Your checklist for savvy dog ownership

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Find food that fits your pet’s needs

Find a dog food that fits your pet’s needs

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Consider the source

If you’re looking for a new dog, be sure to source your new puppy only from a responsible breeder. The RSPCA has some good tips for what to look for in a breeder. Always ask the breeder to complete and sign the puppy contract. This will help ensure that they’re done everything to ensure good health. If they won’t sign, walk away. 

Before going to a breeder, always consider getting a dog of any age from a reputable adoption organisation such as the Blue Cross. There are hundreds of loveable dogs of all ages in adoption centres, just waiting for a forever home of their own, so check your options carefully before you choose your next four-legged family member!

Get your dog a degree!

Well-trained and properly socialised pets make happier, better companions – pure and simple. There is a wide range of organisations offering training and socialisation classes for dogs, so be sure your dog gets an advanced education! Even an old dog can learn new tricks. With the right knowledge under their belt, your dog will be a better-behaved best friend in all kinds of situations. Being able to rely on your dog’s appropriate behaviour will make every interaction more fun for both of you. 

Always make sure you go to training classes that are reward-based. Punishment-based training is still common but will ruin your friendship with your dog.

Act in an emergency

Hopefully you’ll never need to put it into practice, but it’s vital to know first aid for dogs in case of an accident or sudden illness. Several organisations, such as the Blue Cross, offer a wealth of useful info online to get you started. Try a simple search with the keywords “first aid for dogs” or “pet first aid”. You’ll also find dozens of books and apps on canine first aid. 

It’s essential to get your dog to a vet immediately if an emergency occurs – nothing can take the place of prompt, hands-on professional care from a qualified and experienced veterinary surgeon. 

It’s also important to have a plan in place for your dog’s care in case you are ill or otherwise unable to care for them temporarily. Enlist a trusted friend to act as an emergency carer for your dog.

To neuter or not to neuter?

Speak with your vet about whether or not neutering is right for your dog. Consider all sides of the matter carefully and choose what’s right for your individual pet. Animal adoption centres are often bursting at the seams with unwanted pets awaiting loving forever homes, so if you choose not to spay or neuter your dog, you’ll need to be extra vigilant about not contributing to the number of unplanned litters already born each year.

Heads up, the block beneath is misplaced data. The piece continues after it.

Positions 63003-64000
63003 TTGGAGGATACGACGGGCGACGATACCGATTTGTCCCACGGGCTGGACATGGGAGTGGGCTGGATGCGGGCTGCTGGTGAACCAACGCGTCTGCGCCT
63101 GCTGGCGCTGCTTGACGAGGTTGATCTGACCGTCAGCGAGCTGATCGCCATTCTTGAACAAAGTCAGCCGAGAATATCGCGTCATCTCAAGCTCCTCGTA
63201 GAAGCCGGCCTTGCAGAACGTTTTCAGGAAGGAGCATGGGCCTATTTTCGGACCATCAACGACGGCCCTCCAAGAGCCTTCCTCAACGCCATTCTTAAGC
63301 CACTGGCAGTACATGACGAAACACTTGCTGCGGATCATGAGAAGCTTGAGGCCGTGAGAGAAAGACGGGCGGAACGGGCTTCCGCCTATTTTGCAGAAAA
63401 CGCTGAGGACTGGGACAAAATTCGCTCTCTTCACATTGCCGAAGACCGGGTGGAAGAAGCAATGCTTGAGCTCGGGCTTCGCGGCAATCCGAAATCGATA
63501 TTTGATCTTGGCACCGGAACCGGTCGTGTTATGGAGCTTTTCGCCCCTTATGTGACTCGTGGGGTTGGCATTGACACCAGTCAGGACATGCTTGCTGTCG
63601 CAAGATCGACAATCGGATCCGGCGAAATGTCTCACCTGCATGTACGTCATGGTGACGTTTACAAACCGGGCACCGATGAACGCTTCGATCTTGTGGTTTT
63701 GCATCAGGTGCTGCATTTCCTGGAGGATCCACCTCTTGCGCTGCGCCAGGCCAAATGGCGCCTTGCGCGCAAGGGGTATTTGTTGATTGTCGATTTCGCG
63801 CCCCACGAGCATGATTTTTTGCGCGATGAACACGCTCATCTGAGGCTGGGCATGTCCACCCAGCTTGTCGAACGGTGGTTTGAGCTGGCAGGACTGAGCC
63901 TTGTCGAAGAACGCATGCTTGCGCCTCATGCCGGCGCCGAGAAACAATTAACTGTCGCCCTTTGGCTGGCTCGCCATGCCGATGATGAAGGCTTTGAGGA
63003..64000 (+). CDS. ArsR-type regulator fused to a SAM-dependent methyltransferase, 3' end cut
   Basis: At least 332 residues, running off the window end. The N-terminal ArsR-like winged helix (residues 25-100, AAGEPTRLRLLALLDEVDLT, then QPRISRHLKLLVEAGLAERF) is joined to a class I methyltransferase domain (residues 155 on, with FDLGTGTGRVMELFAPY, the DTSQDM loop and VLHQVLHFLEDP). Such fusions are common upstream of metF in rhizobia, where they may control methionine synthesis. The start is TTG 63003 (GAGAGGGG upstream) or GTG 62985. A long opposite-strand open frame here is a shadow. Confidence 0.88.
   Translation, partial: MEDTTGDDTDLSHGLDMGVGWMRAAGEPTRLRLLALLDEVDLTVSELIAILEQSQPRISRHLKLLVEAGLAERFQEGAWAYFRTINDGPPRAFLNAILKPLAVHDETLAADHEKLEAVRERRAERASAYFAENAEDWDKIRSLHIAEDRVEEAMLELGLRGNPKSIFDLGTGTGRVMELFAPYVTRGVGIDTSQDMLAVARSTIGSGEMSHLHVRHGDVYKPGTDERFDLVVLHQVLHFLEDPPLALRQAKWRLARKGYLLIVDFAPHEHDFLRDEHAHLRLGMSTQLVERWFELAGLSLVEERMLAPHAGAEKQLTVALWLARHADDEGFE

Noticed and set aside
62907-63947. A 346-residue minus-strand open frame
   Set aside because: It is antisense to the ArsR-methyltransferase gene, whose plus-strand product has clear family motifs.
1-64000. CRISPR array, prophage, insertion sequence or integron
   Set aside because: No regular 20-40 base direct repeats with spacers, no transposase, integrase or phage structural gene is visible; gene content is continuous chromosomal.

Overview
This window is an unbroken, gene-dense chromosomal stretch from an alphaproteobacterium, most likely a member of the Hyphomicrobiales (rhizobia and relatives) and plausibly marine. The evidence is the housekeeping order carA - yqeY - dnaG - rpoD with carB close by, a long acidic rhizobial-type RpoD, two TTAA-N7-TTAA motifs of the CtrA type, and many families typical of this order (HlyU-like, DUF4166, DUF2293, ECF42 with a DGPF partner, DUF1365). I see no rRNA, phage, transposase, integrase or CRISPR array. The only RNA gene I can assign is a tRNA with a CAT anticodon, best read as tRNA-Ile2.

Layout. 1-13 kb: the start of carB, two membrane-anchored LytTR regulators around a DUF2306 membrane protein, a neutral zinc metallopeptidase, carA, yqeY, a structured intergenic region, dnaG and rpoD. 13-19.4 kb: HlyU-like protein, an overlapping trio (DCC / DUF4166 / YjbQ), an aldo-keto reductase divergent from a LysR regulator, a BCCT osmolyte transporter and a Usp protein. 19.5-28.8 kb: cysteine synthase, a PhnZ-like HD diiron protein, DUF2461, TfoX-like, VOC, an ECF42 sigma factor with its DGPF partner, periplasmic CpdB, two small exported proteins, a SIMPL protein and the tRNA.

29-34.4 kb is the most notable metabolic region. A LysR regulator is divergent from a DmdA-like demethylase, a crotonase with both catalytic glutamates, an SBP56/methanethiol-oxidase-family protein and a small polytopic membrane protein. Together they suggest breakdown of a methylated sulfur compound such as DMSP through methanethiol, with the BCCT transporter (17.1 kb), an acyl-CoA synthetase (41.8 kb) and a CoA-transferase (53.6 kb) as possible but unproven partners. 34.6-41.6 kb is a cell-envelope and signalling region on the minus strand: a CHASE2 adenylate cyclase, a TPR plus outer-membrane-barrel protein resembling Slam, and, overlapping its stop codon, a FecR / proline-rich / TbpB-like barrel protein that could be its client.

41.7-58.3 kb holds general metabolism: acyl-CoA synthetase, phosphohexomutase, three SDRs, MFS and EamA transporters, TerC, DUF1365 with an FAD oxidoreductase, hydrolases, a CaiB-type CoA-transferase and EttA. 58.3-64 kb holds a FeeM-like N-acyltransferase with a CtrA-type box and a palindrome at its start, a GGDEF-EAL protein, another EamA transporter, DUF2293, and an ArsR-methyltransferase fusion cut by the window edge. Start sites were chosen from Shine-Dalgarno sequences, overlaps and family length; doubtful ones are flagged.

Keep moving!

Keeping your dog active will not only keep them entertained and exercised – and less likely to act up – it also helps the two of you to form a much stronger bond. Your dog will relish the attention, and you’ll both keep fit, too! 

Dogs need two or three walks every day, no matter what the weather, unless your vet has advised otherwise for a medical reason. Remember that dogs might not necessarily enjoy the same sports as us, like running next to a bike. They love, and need, to have plenty of time to sniff and explore and forage for smells and nature. If you can find woods and parks where you can let them explore and play as they choose, they’ll be very happy.

Feed the right food

Ask your vet about the best food to feed your puppy or dog. You need to consider your dog’s age, lifestyle, breed and general activity level carefully before choosing their food. Large and small breed puppies have different needs when it comes to growing up and growing old, and puppies should not be fed adult dog food. Be sure to support your dog’s individual needs properly throughout their life by giving the precise nutrition they need at each stage.

Watch the waistline

Helping your dog to avoid getting fat – or even a bit chubby – is one of the best things you can do to support their overall physical and emotional health. Overweight or obese dogs can have a shorter lifespan than their healthy-weight pals, and they often have a reduced quality of life as well. Keeping your dog at their ideal weight will help them stay active and healthy longer, and will help them better participate in fun family time with you. If your dog has already packed on some extra padding, help them shed it by asking your vet for advice on the best food for safe and effective weight loss.

There are many ways to be a responsible dog owner, and these are just a few examples of savvy, responsible pet parenting.

Reviewed by Dr. Hein Meyer, DVM, PhD, Dipl-ECVIM-CA and Dr. Emma Milne BVSc FRCVS